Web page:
Media coverage of a report from IDC Research says sales of Wi-Fi only tablets have passed sales of 3G models in Australia and New Zealand.

IDC’s analyst explained the shift away from mobile networks to Wi-Fi in terms of product offerings. This misses the point: for most people 3G tablets don’t make sense.

3G option is costly

Adding 3G, and now with the new iPad, 4G to an Apple tablet adds NZ$200 to the price. For  the 16GB iPad, that’s a hefty 27% premium. For that kind of money, you need to know you’ll use that tablet while on the move.

To use mobile data you also need a Micro-Sim card and a mobile data account with a carrier. Make that an extra Sim card and account unless you don’t have a mobile phone.

3G is troublesome

When I bought my iPad 2 I decided this would be too much trouble. I might only need to use 3G with my iPad once or twice a month and I didn’t want to deal with extra Sim cards and mobile accounts.

Instead, if I need a 3G iPad connection while I’m on the move I use my mobile phone as a Wi-Fi hub. That way my phone account picks up the data cost.

I’m not likely to travel anywhere with my iPad and not take my phone as well.

Phone Wi-Fi hub fast enough

I haven’t benchmarked speeds on my iPad and phone combination against an 3G iPad alternative because the comparison is not important. My set up is more than fast enough for my everyday needs, the only drawback is using my phone as a Wi-Fi hub drains the batteries faster than normal use.

This approach means less administration and it consolidates all my data buying in a single account which means economies of scale.

If you’re always on the run and need plenty of data a 3G tablet might make more sense, for most users it doesn’t.

For a while I also tried separate Wi-Fi hub devices, but these made life even harder. The need feeding with Sim cards, phone accounts and batteries. They also meant carrying an extra device.

6 thoughts on “Why Wi-Fi-only trumps 3G on tablets

  1. It makes sense on Kindle – the 3G support includes free lifetime data. You’re not so much talking about tablets as iPads.

    • Interesting point there. I’d classify the iPad, Android, Windows 8 devices and even the Blackberry Playbook as tablets, while the Kindle sits in a separate ebook category.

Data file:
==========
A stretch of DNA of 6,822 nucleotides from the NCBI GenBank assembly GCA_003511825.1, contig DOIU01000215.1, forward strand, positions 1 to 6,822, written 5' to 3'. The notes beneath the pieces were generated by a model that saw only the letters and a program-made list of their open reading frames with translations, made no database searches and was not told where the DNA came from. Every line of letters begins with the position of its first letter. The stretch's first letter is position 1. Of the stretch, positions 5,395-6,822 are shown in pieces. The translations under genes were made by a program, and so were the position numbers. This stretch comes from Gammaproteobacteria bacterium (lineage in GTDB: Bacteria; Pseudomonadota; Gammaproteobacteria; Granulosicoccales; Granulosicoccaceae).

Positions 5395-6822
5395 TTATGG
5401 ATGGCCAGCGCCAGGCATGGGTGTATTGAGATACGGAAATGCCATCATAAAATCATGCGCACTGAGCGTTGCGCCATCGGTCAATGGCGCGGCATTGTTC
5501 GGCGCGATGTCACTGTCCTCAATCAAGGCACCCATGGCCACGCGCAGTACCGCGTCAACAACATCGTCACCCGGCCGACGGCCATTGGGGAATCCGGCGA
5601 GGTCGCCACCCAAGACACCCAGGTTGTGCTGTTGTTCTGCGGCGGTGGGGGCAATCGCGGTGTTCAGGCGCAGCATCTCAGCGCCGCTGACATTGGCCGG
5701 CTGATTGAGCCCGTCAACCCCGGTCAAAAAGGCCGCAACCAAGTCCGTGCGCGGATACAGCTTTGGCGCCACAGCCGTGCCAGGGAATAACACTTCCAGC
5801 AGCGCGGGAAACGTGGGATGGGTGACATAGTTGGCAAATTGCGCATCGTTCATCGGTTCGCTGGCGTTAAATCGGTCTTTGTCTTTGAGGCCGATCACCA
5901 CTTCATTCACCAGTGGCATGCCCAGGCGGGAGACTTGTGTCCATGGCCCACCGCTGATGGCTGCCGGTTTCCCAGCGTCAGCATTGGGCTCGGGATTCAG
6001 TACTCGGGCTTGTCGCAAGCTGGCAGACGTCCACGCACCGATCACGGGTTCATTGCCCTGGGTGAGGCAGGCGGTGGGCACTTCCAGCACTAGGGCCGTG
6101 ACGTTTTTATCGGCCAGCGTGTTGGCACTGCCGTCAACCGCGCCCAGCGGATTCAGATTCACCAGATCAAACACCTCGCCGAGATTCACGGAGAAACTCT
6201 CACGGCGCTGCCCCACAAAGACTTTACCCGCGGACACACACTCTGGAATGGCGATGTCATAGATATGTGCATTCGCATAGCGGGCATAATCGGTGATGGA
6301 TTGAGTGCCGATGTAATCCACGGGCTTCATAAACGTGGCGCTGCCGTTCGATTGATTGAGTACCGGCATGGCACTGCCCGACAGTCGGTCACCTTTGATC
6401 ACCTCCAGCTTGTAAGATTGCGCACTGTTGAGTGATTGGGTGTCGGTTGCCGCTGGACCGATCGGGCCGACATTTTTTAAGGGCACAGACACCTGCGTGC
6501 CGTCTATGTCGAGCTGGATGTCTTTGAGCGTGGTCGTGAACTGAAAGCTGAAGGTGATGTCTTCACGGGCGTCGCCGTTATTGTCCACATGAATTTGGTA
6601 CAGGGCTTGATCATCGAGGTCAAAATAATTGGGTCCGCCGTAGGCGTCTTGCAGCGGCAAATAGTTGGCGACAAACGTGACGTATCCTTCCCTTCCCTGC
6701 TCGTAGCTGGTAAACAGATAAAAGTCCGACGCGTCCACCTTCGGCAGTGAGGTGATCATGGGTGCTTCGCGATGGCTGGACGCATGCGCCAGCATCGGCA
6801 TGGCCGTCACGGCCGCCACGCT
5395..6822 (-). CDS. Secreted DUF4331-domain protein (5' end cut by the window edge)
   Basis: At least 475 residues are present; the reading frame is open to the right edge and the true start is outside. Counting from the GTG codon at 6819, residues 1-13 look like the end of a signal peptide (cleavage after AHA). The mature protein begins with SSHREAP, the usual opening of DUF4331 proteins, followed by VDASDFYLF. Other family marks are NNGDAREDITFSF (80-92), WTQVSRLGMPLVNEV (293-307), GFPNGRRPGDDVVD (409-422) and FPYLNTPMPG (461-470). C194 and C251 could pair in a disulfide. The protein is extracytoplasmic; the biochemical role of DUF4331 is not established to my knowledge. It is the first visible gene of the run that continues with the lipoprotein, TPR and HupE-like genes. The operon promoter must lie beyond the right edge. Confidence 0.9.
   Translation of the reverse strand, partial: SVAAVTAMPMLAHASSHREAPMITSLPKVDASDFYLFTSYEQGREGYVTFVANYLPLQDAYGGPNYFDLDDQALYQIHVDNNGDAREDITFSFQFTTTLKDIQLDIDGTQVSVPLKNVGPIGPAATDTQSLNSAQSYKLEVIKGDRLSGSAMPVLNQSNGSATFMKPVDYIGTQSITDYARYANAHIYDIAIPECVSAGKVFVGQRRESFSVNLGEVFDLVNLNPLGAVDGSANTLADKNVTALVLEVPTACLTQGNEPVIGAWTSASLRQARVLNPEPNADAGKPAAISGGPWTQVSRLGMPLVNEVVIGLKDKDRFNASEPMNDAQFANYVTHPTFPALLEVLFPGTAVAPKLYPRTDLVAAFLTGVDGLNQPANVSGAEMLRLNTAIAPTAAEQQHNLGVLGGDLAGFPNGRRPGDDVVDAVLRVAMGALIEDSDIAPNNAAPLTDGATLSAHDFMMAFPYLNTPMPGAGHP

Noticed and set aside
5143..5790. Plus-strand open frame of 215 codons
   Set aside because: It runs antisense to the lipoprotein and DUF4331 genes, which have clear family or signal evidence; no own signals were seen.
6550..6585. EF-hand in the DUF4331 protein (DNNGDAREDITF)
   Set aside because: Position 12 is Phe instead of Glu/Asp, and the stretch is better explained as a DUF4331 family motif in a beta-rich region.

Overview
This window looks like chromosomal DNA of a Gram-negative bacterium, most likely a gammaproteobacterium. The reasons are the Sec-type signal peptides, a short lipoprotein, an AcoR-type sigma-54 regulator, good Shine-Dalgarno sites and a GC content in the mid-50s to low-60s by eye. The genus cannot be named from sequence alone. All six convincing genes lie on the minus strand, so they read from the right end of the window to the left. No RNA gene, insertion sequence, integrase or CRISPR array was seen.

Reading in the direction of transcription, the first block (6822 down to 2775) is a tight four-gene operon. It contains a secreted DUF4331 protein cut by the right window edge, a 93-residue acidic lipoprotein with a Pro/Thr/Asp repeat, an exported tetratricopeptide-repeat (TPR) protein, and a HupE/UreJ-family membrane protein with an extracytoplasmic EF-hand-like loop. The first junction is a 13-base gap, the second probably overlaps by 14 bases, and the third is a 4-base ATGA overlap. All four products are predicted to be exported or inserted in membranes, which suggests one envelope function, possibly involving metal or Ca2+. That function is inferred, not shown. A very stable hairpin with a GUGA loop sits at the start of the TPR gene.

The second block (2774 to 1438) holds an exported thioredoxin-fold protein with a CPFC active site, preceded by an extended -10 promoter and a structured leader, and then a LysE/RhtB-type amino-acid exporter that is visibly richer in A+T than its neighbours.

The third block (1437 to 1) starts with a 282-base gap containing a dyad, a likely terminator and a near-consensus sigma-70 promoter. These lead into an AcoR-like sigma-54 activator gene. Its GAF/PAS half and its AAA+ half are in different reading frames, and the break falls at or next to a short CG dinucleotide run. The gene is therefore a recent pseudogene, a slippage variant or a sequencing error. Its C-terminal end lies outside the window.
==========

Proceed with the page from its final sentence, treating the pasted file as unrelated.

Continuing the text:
2. Hi Bill, I would have thought that using mobile data was a key aspect of iPad use. However I tek your point about the $200 extra cost in NZ. I have a 3G data stick from 2 Degrees $20nz for 1Gb for 30 days now seems like a good price point. The helpful staff at 2 degrees say there is a way I can have a micro-sim off my data stick for an iPad. I have seen some people actually use scissors to cut the sims into shape – not sure I understand that but seems like a micro sim might be as as easy as getting a sharp pair of scissors?

    I also have 1Gb of mobile data on my phone which is way more than I can use given the battery life. I don’t use icloud because of the lack of WiFi around most of the places I work but the data stick is fairly good and I’m tempted by the mobile dream.

    • I agree mobile data is key to the iPad. It turns out those always-on-the-move types who need an iPad with built-in 3G are a much smaller segment of the market than Apple or the telcos anticipated.

      For casual users like me – I might haul my iPad into town once or twice a month – when you add up the numbers the additional up-front cost plus the cost of feeding another Sim card don’t make sense. A 2degrees-style prepay data approach is fine, but most of us carry our phones anyway – the evidence says we almost all do – and those phones can act as Wi-Fi hubs.

  3. I realise this is an old post, but I avoided 3G due to not wanting an extra data account, but wanting the mobility of 3G on a tablet. 2 Degrees has answered this with shared data. If only the other telcos did the same. I know it won’y happen soon, but shared data is the way to go.

    • I had to check the rules and prices for 2degrees’ shared data. As you say, it appears to go a long way to solving the problem and it’s free until April, which is good.

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